The following chart depicts the cash flow in the project for the first three years. Note that the minus sign (-) denotes expense / loss.
|Year||Fixed costs||Variable costs||Revenue||Balance|
|1||-$ 741,000.00||-$ 1,847,309.97||$ 2,400,000.00||-$ 188,309.97|
|2||-$ 188,600.00||-$ 2,529,954.29||$ 2,975,000.00||$ 68,135.74|
|3||-$ 188,600.00||-$ 2,477,713.34||$ 2,975,000.00||$ 376,822.39|
If all optional units are ordered (60 units in year 1, 85 units in year 2 and on wards), the average costs, revenue, and profit/loss is shown in the table below.
|Year||Average cost||Average revenue||Average profit/loss|
|1||-$ 43,138.50||$ 40,000.00||-$ 3,138.50|
|2||-$ 31,982.99||$ 35,000.00||$ 3,017.01|
|3||-$ 31,368.39||$ 35,000.00||$ 3,631.61|
We can observe that if the entire project only lasted one year. We have average loss of $3.14k per unit.
If we are only considering one year at most for the payback period of this project. One should not consider taking this project. Here are the reasons:
❌ Even though we haven’t considered subletting part of the new facility out. But consider that the loss of year 1 is $188k and the total annual fees is only $161k. It’s not possible to gain enough revenue from subletting part of the facility.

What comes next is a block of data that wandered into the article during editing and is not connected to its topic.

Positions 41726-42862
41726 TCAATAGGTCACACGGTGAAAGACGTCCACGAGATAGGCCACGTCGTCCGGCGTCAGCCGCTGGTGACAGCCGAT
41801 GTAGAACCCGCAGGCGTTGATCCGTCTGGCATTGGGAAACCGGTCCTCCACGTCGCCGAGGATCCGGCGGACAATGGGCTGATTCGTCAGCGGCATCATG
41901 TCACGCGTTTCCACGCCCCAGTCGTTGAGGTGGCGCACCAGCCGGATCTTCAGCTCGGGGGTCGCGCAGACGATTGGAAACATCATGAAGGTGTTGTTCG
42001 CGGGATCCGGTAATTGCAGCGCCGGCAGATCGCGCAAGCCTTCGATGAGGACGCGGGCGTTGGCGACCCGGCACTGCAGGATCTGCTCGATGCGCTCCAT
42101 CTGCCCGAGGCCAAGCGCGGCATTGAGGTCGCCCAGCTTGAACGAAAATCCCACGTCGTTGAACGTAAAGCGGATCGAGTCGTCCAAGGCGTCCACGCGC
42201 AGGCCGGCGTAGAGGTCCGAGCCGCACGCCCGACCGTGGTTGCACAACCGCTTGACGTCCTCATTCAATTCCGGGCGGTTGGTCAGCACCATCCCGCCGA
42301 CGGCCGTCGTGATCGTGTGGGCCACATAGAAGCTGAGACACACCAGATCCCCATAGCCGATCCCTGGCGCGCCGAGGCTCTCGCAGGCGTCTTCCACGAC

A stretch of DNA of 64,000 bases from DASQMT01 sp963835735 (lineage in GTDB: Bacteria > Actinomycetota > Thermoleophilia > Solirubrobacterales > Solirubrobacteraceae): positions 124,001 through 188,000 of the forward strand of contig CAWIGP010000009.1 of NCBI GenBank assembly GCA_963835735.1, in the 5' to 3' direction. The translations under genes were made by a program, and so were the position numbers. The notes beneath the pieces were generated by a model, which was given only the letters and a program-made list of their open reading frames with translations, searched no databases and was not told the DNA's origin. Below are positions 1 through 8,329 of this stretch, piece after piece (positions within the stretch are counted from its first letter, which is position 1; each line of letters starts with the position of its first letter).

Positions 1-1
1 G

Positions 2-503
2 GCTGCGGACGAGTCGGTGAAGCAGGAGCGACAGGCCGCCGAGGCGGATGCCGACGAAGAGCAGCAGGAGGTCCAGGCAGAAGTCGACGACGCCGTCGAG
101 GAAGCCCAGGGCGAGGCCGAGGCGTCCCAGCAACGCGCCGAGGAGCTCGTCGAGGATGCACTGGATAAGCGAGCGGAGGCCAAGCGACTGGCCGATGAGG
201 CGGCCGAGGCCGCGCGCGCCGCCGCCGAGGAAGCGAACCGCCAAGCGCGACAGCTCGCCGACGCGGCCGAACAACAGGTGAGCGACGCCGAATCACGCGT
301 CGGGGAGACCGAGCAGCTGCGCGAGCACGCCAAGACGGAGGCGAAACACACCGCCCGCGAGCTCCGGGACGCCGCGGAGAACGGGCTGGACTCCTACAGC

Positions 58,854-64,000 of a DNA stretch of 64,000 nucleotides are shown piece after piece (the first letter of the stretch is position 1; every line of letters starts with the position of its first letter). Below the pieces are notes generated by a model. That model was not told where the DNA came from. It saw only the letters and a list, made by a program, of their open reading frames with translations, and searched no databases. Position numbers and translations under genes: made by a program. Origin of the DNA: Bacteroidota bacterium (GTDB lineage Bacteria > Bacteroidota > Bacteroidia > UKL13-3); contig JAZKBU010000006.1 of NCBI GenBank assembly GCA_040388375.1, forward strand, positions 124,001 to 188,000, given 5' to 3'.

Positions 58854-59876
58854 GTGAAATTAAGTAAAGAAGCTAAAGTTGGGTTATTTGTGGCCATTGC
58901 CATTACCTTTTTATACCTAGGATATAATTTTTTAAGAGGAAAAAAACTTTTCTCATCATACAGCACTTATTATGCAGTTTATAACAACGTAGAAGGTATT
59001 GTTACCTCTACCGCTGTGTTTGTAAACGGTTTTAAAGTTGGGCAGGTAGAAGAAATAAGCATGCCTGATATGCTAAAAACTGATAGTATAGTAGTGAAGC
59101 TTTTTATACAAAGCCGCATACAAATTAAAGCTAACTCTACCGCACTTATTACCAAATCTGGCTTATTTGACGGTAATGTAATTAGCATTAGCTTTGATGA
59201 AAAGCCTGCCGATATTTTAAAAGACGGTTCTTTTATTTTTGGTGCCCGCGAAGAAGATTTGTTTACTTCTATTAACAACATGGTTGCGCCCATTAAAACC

❌ Majority of the cost still comes from the variable cost to produce the units. One year is not enough time to produce enough units to reduce the cost due to the learning curve.
❌ The new facility’s non-occurring upgrade and equipment costs and fixed costs are too high for a single year.
Not part of my answer to the question, but it would be nice to consider alternative parameters to the project such that It may be more viable. One could choose to accept the project but proceed with caution only if the hypothetical conditions below were true:
⚠️ Upgraded tools and equipment can be sold at the end of year for at least the money lost, which is $188k.
⚠️ There is a likely hood of production streamline / innovation that causes the production cost per unit to lower drastically.
Overall, I think the recommendation is adequate. It provides a more conservative, but nonetheless semi-accurate estimate on the outcome of the project. Several models were used in the appropriate context to extrapolate the known data to give us the best judgement.